This fall, the University of Northern Iowa is embarking on a community outreach initiative stretching across departments and involving faculty, students and staff. Known as PROJECT HERE, this program builds citizens who are dedicated to their region — in this case, Iowa — and actively involved in making it better. 

“Unlike most other colleges and universities where the student body is from everywhere, UNI students are predominately from Iowa,” said Kamyar Enshayan, director of the Center for Energy & Environmental Education and co-creator of PROJECT HERE. “This idea is to help our students who mostly are from Iowa, who want to be here and live in Iowa, to pay attention to the home region and to develop an appreciation for where we are because where we are is as special as anywhere else on the planet.”

Rather than endeavoring change in just one specific area, PROJECT HERE encompasses numerous ways the UNI community can help the surrounding community. For example, PROJECT HERE will collaborate with Waverly-Shell Rock Community Schools to make more nutritious school meals and help reduce children’s exposure to pesticides in Iowa communities through Good Neighbor Iowa

On the history and culture side, PROJECT HERE is dedicated to preserving local family snapshots through Fortepan Iowa and facilitating meaningful discussions about local history to enrich the story of a city or town. After scanning photographs for Fortepan Iowa, faculty will use the images to capture stories, create exhibits and art projects alongside K-12 students, conduct creative care exercises with people with dementia and more.

For the pilot phase, which runs during the 2023-2024 school year, 18 faculty members will be integrating PROJECT HERE in their classrooms.

For Jayme Renfro, associate professor of political science, the opportunity to participate came at just the right time. Her senior seminar class for public administration has spent the last few years completing various class projects related to redlining, the discriminatory practice of denying people financial services based on their race or ethnicity. Each time Renfro prepared for next year’s class, she found research related to redlining and tree canopies. She hadn’t looked into the research much before, but when she saw an email about PROJECT HERE and tree planting, she knew it was the right time to look into the topic for her class.

In spring 2024, Renfro’s class will produce a map of trees in Waterloo. They will compare neighborhoods that are approximately the same age to examine a possible correlation between neighborhoods with no trees and the neighborhoods that used to be redlined.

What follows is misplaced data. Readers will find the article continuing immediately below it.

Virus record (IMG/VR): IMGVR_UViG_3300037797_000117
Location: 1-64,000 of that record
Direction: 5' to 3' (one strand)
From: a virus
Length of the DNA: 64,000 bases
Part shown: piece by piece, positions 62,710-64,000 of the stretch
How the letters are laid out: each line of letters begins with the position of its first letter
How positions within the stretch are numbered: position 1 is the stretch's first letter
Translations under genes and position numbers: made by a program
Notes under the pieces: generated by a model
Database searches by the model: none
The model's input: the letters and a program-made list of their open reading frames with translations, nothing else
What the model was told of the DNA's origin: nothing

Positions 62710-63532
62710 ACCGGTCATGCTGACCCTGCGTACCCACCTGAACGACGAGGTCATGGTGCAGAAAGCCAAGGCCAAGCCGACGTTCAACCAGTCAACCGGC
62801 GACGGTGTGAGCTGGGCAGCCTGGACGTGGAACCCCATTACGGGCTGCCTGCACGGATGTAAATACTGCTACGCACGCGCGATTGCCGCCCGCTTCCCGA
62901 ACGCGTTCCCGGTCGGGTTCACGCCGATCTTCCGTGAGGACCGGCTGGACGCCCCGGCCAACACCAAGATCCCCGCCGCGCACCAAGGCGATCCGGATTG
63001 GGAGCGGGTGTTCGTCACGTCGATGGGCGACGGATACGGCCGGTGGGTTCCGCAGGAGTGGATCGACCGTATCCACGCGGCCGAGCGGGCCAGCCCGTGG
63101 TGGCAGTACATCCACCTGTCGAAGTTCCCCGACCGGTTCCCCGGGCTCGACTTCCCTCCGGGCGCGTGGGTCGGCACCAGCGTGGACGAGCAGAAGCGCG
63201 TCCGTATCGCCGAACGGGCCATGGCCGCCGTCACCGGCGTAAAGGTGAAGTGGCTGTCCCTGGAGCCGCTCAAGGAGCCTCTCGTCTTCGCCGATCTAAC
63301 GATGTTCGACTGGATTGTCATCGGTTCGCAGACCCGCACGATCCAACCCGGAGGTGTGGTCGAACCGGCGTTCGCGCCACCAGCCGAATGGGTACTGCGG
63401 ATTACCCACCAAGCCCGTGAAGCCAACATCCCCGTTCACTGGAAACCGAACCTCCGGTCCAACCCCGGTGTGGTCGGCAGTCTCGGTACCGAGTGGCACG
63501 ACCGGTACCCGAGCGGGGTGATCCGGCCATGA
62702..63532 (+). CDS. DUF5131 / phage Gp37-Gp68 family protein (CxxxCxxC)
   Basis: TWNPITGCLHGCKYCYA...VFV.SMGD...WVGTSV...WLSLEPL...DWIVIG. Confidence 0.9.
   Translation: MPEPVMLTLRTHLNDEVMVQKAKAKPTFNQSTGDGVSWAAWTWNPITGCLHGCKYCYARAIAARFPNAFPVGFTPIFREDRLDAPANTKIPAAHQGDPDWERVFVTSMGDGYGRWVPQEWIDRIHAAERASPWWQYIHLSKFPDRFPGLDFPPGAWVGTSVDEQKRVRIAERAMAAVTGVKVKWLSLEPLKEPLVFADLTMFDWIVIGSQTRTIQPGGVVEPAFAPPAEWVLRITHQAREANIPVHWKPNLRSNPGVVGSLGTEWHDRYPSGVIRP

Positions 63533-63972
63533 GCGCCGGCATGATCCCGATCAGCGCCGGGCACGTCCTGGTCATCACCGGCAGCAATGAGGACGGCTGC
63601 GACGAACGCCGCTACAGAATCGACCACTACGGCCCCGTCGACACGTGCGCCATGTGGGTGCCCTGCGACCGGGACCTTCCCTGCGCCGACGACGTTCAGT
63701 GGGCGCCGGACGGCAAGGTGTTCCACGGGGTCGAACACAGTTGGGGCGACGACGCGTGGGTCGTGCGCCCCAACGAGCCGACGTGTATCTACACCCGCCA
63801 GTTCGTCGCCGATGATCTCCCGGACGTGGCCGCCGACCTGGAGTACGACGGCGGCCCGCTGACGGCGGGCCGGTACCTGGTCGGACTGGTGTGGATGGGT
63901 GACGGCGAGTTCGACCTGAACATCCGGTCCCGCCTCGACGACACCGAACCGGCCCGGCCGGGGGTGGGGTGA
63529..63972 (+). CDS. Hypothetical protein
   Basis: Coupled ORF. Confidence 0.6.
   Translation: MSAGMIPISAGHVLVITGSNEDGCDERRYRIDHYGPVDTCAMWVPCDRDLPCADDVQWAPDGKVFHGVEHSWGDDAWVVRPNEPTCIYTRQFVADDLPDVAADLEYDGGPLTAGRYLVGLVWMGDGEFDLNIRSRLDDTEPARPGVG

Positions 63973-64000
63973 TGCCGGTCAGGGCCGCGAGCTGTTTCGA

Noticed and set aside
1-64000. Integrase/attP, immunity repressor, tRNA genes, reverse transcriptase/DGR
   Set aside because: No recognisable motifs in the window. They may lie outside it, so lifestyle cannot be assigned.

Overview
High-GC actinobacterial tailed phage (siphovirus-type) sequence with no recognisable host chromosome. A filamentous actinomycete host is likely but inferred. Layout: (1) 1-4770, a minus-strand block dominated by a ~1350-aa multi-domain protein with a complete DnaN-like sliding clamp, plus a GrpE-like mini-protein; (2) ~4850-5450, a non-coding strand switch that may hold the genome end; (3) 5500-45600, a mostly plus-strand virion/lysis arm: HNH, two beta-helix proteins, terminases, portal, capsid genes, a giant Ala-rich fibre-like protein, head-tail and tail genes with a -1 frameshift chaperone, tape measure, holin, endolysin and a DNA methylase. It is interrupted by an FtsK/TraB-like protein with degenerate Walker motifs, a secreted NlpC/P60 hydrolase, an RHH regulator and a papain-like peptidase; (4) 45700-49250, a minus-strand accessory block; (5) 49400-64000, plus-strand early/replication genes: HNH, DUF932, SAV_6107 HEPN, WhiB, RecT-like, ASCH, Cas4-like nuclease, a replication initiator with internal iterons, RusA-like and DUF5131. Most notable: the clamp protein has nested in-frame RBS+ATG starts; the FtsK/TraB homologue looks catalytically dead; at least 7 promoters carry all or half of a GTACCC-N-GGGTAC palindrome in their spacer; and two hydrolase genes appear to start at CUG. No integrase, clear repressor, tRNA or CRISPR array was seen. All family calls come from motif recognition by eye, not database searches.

Renfro believes this is the perfect way to show her students that even policies from many years ago can still impact people today.“I want my students to see that with their own eyes, so it's not just me telling them old racism still causes modern problems,” she said.

People planting trees

Renfro is excited that the project will encourage students to get involved in the Waterloo community.

“There's so much good stuff going on in Waterloo,” said Renfro. “I want to make my students go there, put their hands in the dirt and see this community that maybe they don't have much exposure to.”



Whether students are planting trees or engaging in one of the other PROJECT HERE initiatives, the hope is that by instilling citizenship skills in students, they will continue to be committed Iowans long after they graduate from UNI.

“It requires practice just like everything else,” said Enshayan. “If you want to be a good athlete, you have to practice. If you want to be a good citizen and good resident of a region, you have to practice.”

The idea for PROJECT HERE has been taking shape for approximately eight years. Enshayan was inspired by literature, especially the works of Wendell Berry, Wes Jackson, Paul Gruchow and Scott Russell Sanders, each who have written extensively on the topic of being invested in the place you call home. 

Enshayan is coordinating PROJECT HERE alongside co-creator Bettina Fabos, professor of interactive digital studies and director of Fortepan Iowa. Julianne Gassman, director of Community Engagement and professor of health, recreation and community services, has also been heavily involved in helping faculty members see how they can practically incorporate PROJECT HERE into their classes.

Another key part of PROJECT HERE is to show students they have agency in their communities. They can change things. This is why Renfro’s class will also be applying for grants to allow them to pay for and plant trees in the Waterloo neighborhoods that lack tree canopies. As Renfro points out, there are many benefits to tree canopies including better air quality and increased property values.

“Things don't have to be the way they are,” said Enshayan. “Students want to become involved. They want to see action. They're taking courses, but they want to be involved in something tangible. PROJECT HERE gives them an opportunity to do that.”